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Legislation Monitoring Centre
In Poland there is neither an internet portal nor an institution for employers responsible for monitoring the legislation process of regulations that determine the rules for business activity. At present employers  learn about changes in the law mainly from mass media or simply through the grapevine, usually with delay.



Increased minimum wage will harm precisely those who it is intended help



Today, the Council of Ministers passed an increase of gross minimum wage to 1850 in 2016. – Lowering the taxation of employment would be a better way to raise the income for those with the lowest wages. Today, employers pay the lowest-earning employees over 2100 PLN a month in total. The problem is that due to income tax, as well as social security and healthcare contributions, only as little as ca. 60 percent of this sum goes to the employee – comments  Łukasz Kozłowski, expert of Employers of Poland.


The government will surely benefit from raising the minimum wage by 100 PLN as the income from contribution can increase by 0.5 bln PLN a year. Paradoxically, the impact of this decision on the employees would not be as positive. Some of them would be exposed to long-term removal from the labour market or – in a best case scenario – left with no chance for a contract of employment.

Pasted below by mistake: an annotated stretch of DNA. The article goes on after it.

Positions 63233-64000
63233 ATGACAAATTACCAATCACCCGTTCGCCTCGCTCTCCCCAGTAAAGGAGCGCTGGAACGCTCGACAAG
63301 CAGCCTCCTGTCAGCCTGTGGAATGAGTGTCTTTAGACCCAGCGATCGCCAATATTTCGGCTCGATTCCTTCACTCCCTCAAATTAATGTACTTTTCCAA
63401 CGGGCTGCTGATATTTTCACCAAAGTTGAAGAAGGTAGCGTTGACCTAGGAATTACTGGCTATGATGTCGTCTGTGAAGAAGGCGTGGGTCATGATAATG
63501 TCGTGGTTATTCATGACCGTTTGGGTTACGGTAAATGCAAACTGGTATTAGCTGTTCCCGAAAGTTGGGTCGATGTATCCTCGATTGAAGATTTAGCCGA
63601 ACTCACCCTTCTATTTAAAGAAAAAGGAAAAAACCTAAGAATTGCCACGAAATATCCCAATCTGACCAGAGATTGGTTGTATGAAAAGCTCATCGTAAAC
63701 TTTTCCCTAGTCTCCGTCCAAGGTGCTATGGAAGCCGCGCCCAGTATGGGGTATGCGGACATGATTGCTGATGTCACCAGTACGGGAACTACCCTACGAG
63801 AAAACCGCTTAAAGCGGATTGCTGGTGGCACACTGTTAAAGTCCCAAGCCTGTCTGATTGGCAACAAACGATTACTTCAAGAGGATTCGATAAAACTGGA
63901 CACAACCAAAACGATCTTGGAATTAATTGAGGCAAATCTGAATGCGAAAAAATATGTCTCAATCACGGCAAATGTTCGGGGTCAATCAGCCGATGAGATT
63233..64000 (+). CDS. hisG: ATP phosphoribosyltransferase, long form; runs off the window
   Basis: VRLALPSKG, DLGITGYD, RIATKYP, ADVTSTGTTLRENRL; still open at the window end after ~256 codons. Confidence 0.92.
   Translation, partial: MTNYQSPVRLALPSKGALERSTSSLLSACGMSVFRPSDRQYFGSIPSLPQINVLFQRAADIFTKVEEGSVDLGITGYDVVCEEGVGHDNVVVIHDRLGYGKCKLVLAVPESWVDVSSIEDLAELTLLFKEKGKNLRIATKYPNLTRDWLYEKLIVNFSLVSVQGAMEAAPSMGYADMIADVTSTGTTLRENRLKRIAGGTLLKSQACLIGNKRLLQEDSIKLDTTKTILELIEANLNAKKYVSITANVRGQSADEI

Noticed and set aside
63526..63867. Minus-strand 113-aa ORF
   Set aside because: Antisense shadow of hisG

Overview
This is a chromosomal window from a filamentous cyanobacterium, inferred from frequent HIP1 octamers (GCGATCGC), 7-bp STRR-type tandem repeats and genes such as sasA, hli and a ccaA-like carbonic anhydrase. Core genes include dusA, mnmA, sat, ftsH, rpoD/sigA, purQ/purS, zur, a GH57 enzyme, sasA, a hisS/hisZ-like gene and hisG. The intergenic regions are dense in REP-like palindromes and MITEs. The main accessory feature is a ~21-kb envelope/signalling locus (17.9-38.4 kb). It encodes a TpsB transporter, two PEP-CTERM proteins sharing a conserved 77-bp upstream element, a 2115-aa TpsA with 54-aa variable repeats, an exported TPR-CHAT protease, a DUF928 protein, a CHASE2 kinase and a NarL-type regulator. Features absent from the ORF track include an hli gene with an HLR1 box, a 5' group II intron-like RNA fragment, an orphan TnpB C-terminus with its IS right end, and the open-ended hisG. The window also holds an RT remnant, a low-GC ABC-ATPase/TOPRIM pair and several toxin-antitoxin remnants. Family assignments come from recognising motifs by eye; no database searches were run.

Excessively high minimum wage hurts first and foremost those it is supposed to help, namely the people whose skills are least prized and those who come from the poorest regions. In their case, there is a risk that employing them could cause the employers to incur losses. Should that be the case, reductions will be inevitable. Even those sectors of the economy which do not face much foreign competition and where it is not possible to substitute human labour with machinery, wage growth caused by non-economic factors translates to an increase in prices paid by consumers.


It is worth noting that the net wage received by people on the minimum wage is so low largely because of high tax and contributions burdens on wages in Poland. For an employee to receive a  net wage of 1350 PLN net (1850 PLN gross), the employers has to face a total cost of 2231 PLN a month, meaning that such a person’s actual wages are reduced by a bit less than 40 percent in relation to the total costs for employers.


One should also keep in mind that the minimum wage also has an impact a.o. on  social security contributions which have to paid by persons conducting businesses in the first two year of activity. What is more, the minimum wage is identical all over the country, so it is necessary to consider its impact on those regions, where the economy is particularly weak.


Łukasz Kozłowski, economic expert of Employers of Poland